No, Really, Elon Musk Did Not Make $2.3 Billion From Tesla Last Year


Business Insider tells us that Elon Musk got paid $2.3 billion last year to be the CEO of Tesla.

No, really, Elon Musk did not get paid $2.3 billion to be CEO of Tesla last year. Not even close.

Business Insider tells us this because the New York Times said so, because they were told so by Equilar. And no, this is not correct – it’s Equilar who have their measure of CEO compensation wrong.

According a report on CEO compensation in 2018 from The New York Times, Tesla CEO Elon Musk was paid nearly $2.3 billion last year.

This isn’t true. It comes from some stock awards earlier:

Tesla’s shareholders have voted to approve a new 10-year compensation plan for CEO Elon Musk valued at around $2.6 billion in stock options, according to multiple outlets. Musk won’t get the full value in one lump sum, and he might not even get all of it.

That was the decision to make the award. The year Equliar is looking back at is the year in which the award crossed the accounts of Tesla. But the mistake they’re making is to think that the accounting value in the books of the company is what is paid to Elon Musk. It ain’t.

Firstly, and obviously, it’s a multi-year award. It doesn’t go to Musk in one year. Secondly, if the stock price doesn’t do certain things then Musk gets nothing. As Kevin Williamson points out:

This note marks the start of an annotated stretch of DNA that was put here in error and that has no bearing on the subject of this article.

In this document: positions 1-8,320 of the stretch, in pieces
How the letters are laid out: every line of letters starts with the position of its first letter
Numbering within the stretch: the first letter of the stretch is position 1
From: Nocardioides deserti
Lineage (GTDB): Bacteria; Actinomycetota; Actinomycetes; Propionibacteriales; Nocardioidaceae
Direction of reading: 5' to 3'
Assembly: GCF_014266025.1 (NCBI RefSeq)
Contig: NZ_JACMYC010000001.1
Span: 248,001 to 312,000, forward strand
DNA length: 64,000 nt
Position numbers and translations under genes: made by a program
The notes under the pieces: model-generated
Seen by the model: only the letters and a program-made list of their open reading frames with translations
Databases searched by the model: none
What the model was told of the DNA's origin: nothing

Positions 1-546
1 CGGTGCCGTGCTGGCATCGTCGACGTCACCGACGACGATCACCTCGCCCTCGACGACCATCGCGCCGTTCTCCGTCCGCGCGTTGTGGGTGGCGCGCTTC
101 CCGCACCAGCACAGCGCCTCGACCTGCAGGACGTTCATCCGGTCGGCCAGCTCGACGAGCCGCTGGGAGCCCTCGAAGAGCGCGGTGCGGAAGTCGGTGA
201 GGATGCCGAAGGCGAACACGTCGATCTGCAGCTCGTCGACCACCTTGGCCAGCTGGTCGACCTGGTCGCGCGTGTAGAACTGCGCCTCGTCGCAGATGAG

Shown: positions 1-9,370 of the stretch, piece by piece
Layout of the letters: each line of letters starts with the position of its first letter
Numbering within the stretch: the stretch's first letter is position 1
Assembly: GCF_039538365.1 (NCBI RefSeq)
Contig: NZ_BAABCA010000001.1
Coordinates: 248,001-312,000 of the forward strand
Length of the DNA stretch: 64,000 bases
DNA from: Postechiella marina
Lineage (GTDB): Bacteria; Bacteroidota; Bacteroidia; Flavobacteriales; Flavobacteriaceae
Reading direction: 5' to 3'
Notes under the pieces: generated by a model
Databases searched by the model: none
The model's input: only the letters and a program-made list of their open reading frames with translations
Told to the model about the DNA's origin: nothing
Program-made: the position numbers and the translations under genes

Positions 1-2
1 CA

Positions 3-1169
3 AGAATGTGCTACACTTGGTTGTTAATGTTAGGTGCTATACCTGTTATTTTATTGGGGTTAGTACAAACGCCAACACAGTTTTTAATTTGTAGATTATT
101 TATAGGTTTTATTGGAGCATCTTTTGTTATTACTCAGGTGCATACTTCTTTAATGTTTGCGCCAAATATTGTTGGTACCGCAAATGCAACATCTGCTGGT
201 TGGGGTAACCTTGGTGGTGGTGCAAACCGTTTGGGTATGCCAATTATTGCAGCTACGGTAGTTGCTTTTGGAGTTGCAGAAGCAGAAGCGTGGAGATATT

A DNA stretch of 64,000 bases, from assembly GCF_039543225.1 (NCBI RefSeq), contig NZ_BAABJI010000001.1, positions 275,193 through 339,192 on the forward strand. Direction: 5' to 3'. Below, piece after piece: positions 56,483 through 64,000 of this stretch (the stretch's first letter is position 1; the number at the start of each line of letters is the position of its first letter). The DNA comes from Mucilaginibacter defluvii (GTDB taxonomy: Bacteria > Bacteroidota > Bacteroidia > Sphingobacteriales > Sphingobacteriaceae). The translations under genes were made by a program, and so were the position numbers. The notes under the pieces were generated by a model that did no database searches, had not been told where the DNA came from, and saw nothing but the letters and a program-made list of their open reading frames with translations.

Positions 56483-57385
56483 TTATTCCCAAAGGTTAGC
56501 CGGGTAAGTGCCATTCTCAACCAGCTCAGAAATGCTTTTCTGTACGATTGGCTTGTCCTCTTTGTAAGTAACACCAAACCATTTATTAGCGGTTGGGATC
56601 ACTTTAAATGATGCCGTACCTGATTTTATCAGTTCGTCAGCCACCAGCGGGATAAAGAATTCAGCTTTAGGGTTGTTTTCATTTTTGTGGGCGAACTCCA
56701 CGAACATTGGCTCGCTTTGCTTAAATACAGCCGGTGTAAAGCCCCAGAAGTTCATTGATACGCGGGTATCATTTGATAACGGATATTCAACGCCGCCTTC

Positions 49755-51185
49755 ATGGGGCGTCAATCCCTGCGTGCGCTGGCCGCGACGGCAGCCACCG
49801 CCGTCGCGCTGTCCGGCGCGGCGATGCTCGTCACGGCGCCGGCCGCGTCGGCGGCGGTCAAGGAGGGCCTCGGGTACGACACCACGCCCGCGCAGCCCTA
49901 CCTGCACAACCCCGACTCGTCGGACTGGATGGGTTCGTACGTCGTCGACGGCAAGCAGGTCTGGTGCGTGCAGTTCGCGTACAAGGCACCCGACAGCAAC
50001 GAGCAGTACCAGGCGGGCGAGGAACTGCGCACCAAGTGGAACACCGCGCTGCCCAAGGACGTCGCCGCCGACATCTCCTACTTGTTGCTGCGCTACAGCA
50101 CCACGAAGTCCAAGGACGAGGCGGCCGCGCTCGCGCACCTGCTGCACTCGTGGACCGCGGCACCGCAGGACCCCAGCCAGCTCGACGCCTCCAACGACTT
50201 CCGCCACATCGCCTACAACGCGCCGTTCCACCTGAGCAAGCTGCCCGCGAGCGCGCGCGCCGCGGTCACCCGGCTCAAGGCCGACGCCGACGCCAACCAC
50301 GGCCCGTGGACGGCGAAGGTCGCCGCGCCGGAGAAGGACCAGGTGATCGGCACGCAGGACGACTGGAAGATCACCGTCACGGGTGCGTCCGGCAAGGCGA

The study he cites calculating the median pay increase for the 200 highest-paid CEOs is defective as well. It lists Musk’s change in pay at 4,575,310 percent and his total compensation at $2,284,044,884 — the figure that Eavis himself acknowledges that Musk is unlikely to actually realize.

As I’ve noted about the Equilar pay reports before:

They’re including in pay the value of the stock awards. But sometimes those stock awards pan out to be worth nothing at all. But we don’t see corrections going back, do we? What we see counted is the value of the awards as expressed in the corporate accounts, not how the awards actually pan out.

And here’s a simple test of the point. If Musk were paid $2.3 billion last year he’d be facing a roughly $1.15 billion tax bill (in California, yes). So, is that the way that a savvy company will pay a savvy CEO? No, it’s not, is it?

They’ll be paying him in something that ends up qualifying for long term capital gains tax at what, 20%? 28%? instead. Something you can’t do if you hand someone a check, you can only do that with long term stock awards. So, we think Musk accepted his pay at a 50% tax rate? Do we ‘eck.

Thus he didn’t earn $2.3 billion last year, did he?

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> They’ll be paying him in something that ends up qualifying for long term capital gains tax at what, 209%? 28%? instead.

I’m fairly certain that 209% is a typo…